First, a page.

Kindle 2 Announced – Tempted?

Amazon announced the Kindle 2 a couple of weeks ago and a few people have asked me if I'm tempted to upgrade my Kindle to the newer version. Short answer: not really. The rest of this post is the longer answer.

I got my Kindle last April and it's been my constant companion since. It goes everywhere I go. It charges on my nightstand (though it only needs it once a week) and is in my bag when I leave the house each day. It goes to every appointment and travels anywhere I do.

There are a number of things I love about the Kindle:

  • It's small and lightweight. Fits easily in a bag and the weight is negligible.
  • It's got an amazing screen. I can (and have) read on this screen for hours without any eye fatigue. It looks like black text on light gray paper - not like a screen at all.
  • It's convenient. I can have a new book, paper, or magazine on it in seconds.
  • It enables me to read more. It lets me carry a number of different books in a single, small form factor.
  • It's expandable. I could add 2GB of space to it via an SD card, which cost something like $.14. And given that any Amazon purchases can be deleted from the device and re-downloaded later, space isn't much of an issue.

Then there are some minor quibbles:

  • The buttons for turning the page are too big and easy to hit accidentally.
  • While the marketing materials tell you that it's got a web browser and an MP3 player, don't kid yourself. This thing is an amazing e-book reader, but a portable wireless device or MP3 player it ain't. The browser in it is rudimentary and not up to the task for anything other than very simple pages, and the MP3 player doesn't provide any controls - seriously, it can play/pause tracks in random order and that's about it.
  • The relationship between my wishlist(s) and the Kindle's "Save for Later" list is non-existent. I can't add to the "Save for Later" list via the web, nor can I add a book to my wishlist via the Kindle.
  • Technical content is best avoided. Between issues with monospace fonts and the disparity in pricing, it's just not worth the hassle. For example. at this time, "Essential WPF" by Chris Anderson (Addison-Wesley) is available in physical form for $31.49 and in the electronic Kindle edition for $28.34. With a savings of just $3.15, no monospace font support, and the inability to share among friends/colleagues, why bother? Compare that to the NY Times Bestseller from James Patterson, "Run For Your Life" - it's $16.79 in physical form and $9.99 in e-book form.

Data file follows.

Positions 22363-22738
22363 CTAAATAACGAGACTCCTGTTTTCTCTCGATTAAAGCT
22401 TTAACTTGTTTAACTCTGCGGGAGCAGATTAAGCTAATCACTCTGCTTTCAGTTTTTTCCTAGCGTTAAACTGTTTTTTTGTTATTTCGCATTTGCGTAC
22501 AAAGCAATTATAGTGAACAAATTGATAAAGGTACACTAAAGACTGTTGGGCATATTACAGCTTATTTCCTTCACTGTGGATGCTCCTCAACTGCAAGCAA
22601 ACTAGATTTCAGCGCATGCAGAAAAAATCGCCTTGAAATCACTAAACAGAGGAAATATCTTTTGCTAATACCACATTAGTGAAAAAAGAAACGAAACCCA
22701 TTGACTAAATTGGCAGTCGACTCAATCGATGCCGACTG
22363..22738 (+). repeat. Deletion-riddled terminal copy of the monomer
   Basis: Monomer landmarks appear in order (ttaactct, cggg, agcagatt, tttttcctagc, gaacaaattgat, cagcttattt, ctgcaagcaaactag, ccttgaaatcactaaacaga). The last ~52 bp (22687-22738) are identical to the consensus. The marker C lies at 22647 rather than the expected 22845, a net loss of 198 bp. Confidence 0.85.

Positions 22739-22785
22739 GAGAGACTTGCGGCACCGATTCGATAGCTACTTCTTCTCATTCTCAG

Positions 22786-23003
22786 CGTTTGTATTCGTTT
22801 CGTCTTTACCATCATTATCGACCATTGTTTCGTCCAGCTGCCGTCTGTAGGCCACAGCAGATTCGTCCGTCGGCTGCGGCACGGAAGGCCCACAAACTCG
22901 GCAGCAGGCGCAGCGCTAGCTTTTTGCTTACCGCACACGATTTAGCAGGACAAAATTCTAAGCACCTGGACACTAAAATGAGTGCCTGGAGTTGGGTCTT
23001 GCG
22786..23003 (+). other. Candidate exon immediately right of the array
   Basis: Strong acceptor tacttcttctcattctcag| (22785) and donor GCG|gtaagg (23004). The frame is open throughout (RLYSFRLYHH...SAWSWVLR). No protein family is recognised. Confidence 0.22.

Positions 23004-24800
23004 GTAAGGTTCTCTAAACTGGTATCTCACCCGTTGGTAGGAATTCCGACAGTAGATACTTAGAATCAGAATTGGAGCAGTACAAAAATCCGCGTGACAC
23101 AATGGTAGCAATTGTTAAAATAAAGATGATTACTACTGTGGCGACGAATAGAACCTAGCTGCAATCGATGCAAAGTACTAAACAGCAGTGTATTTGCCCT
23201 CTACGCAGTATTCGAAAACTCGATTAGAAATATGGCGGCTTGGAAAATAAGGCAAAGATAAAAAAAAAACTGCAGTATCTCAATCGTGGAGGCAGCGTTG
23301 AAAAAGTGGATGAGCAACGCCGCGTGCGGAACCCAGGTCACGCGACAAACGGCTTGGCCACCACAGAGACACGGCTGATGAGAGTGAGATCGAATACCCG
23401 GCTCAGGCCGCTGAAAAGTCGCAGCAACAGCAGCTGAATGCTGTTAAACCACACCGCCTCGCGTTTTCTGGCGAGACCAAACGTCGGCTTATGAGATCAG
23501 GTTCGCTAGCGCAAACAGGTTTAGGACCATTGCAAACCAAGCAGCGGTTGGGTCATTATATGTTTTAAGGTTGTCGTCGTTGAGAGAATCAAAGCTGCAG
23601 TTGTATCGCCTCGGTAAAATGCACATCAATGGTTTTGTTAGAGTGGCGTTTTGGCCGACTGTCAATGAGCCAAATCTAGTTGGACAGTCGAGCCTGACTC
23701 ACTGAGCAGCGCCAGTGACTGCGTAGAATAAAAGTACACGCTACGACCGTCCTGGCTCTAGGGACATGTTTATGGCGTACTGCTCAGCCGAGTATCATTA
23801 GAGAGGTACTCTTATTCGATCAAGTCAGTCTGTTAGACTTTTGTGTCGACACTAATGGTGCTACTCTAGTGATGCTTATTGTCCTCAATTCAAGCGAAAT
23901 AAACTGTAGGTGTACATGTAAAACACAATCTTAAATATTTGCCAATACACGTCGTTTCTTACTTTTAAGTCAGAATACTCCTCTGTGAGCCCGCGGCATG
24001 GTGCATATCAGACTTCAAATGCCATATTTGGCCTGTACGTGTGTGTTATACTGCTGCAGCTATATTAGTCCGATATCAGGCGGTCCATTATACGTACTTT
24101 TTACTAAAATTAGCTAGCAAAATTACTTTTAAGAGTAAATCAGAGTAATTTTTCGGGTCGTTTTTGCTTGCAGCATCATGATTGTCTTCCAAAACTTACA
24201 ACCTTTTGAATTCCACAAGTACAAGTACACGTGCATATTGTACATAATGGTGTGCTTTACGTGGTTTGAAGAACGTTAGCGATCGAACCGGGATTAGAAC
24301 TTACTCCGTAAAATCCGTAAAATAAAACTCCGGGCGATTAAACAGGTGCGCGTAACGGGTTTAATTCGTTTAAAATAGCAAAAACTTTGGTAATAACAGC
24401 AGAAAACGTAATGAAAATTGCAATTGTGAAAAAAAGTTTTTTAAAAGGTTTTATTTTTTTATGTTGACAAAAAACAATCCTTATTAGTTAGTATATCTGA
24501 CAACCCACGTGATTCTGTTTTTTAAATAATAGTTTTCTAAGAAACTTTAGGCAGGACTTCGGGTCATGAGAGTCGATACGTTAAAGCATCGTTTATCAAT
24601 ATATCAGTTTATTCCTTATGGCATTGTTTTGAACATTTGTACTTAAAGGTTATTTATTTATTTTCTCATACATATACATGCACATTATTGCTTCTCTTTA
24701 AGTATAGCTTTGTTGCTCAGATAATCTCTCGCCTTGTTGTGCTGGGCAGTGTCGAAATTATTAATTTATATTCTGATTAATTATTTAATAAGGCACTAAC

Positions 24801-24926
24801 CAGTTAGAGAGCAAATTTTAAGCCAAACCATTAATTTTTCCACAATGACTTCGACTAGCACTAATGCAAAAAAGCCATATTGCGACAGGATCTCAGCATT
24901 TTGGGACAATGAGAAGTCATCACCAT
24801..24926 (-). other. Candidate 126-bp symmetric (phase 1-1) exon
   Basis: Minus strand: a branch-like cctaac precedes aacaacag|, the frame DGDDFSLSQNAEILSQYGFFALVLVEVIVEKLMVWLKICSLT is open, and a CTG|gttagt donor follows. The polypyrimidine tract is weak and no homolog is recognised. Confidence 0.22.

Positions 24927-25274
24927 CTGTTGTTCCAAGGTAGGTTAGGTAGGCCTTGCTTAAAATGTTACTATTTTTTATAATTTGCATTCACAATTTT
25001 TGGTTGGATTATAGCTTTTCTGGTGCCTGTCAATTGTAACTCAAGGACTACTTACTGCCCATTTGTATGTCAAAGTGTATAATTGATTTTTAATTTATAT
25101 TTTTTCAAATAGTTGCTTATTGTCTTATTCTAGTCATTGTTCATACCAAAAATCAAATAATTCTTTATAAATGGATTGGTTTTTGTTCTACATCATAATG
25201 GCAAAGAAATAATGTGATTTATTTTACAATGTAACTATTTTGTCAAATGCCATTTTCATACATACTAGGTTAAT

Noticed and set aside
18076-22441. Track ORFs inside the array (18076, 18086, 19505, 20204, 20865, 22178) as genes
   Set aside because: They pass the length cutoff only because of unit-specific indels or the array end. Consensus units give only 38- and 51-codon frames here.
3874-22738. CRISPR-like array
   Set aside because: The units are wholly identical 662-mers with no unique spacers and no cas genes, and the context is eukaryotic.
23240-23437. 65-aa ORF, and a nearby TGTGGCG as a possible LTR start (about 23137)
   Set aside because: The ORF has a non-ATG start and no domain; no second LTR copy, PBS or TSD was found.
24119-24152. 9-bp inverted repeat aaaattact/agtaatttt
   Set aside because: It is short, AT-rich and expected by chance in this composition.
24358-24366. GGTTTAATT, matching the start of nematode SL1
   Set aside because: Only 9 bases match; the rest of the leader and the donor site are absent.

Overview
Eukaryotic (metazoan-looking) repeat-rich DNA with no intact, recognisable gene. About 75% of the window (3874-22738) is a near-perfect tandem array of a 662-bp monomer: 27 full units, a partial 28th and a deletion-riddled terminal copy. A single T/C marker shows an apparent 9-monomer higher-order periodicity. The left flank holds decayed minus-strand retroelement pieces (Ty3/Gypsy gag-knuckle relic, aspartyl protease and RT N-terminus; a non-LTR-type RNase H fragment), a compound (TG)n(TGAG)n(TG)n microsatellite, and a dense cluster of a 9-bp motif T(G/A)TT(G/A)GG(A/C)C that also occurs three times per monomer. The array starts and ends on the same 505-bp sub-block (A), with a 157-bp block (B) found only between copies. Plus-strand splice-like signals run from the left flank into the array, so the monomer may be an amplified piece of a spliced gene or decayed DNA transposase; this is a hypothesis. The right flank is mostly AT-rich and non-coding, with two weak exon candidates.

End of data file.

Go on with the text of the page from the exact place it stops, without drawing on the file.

Based on the Kindle 2 product page, it looks like the only one of these that's been addressed is the button issue. The new model (shown above) does have smaller navigation buttons and it looks like holding it without pushing a button will be easier.

Then there's the major drawback. just one really: I can't share my Kindle content. More on this in another post, but this isn't addressed in the new version either.

So does the new version have any features that interest me? Just one: Text-to-speech. Apparently, it can read your book aloud to you using either built-in speakers (which are new to this model) or the headphone jack. This feature is compelling because there are times that I'm in the middle of a really good book and don't want to put it down - but life calls and I have to head to the office, an appointment, or somewhere else. At times, it'd be pretty slick to have the option of plugging the Kindle into the car's AUX jack and letting the story continue.

But are better-designed buttons and the text-to-speech feature enough to warrant an upgrade? Not to me. Maybe there is some class of Kindle user out there that REALLY can't stand the buttons or REALLY wants text-to-speech. But that seems like a pretty small niche, so I find it hard to believe that a large percentage of current Kindle owners will be scrambling to upgrade. The new version isn't yet shipping. so I guess time will tell.